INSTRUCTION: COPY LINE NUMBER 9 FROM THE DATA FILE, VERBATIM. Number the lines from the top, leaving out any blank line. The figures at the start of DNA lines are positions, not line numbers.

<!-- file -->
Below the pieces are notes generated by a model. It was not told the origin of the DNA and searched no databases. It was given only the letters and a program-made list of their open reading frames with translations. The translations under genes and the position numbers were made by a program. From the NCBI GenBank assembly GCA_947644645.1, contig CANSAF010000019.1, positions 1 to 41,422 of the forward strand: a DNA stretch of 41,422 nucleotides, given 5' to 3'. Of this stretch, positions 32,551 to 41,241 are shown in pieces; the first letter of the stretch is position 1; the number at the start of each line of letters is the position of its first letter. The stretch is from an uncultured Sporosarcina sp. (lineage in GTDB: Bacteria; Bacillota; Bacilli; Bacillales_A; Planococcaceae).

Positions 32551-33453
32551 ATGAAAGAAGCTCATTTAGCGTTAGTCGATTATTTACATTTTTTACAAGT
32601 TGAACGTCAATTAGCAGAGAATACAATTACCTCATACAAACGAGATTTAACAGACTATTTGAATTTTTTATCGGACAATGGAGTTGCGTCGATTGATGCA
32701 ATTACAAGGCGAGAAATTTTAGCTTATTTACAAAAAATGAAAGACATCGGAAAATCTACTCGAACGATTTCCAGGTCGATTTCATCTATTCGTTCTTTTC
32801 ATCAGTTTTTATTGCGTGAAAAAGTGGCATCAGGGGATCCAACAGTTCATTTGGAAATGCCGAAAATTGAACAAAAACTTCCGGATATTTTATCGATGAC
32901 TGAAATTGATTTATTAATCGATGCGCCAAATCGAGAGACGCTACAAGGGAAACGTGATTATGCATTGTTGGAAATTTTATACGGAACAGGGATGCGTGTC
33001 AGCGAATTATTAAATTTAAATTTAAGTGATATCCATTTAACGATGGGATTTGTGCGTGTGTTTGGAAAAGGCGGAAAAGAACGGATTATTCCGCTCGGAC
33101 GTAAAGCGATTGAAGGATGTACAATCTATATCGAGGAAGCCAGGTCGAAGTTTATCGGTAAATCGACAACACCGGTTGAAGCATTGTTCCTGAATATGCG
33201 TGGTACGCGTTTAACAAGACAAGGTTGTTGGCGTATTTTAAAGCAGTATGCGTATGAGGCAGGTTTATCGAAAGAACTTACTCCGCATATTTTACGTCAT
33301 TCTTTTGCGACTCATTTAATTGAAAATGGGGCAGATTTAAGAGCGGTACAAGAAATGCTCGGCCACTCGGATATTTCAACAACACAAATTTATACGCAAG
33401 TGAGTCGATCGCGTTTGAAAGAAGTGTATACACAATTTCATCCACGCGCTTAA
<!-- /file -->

33101 GTAAAGCGATTGAAGGATGTACAATCTATATCGAGGAAGCCAGGTCGAAGTTTATCGGTAAATCGACAACACCGGTTGAAGCATTGTTCCTGAATATGCG